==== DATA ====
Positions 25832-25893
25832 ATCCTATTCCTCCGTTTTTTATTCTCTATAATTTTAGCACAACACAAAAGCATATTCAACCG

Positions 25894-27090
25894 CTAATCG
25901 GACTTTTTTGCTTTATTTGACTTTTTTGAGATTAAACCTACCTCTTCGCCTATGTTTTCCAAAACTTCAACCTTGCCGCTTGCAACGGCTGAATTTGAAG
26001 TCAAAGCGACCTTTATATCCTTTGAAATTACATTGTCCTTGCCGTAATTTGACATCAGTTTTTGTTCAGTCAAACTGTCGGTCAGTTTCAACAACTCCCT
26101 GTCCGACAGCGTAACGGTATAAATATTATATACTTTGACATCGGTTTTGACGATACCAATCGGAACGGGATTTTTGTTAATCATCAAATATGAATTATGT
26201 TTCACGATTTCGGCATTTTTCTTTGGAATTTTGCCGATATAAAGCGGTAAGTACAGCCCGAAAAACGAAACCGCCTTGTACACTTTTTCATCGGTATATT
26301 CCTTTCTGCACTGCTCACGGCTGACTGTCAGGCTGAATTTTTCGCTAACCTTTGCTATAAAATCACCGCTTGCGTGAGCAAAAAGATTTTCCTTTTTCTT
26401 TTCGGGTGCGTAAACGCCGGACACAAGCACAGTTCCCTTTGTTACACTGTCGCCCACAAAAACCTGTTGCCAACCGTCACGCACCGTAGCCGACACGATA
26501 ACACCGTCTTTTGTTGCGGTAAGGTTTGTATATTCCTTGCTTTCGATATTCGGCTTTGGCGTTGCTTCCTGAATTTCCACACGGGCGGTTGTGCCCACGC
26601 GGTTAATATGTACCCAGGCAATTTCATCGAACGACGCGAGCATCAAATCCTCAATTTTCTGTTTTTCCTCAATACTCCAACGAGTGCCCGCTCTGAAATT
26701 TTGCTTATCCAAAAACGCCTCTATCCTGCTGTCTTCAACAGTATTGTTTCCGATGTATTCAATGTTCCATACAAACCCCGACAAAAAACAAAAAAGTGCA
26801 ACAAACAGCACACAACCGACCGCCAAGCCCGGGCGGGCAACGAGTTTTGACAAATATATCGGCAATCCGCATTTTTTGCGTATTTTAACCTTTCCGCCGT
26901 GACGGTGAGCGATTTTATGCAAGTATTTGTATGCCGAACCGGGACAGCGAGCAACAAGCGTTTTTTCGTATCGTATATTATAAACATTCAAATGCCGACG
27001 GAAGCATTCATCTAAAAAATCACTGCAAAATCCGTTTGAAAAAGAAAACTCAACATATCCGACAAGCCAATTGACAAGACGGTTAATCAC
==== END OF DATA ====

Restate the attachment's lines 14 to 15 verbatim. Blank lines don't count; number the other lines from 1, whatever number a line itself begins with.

26801 ACAAACAGCACACAACCGACCGCCAAGCCCGGGCGGGCAACGAGTTTTGACAAATATATCGGCAATCCGCATTTTTTGCGTATTTTAACCTTTCCGCCGT
26901 GACGGTGAGCGATTTTATGCAAGTATTTGTATGCCGAACCGGGACAGCGAGCAACAAGCGTTTTTTCGTATCGTATATTATAAACATTCAAATGCCGACG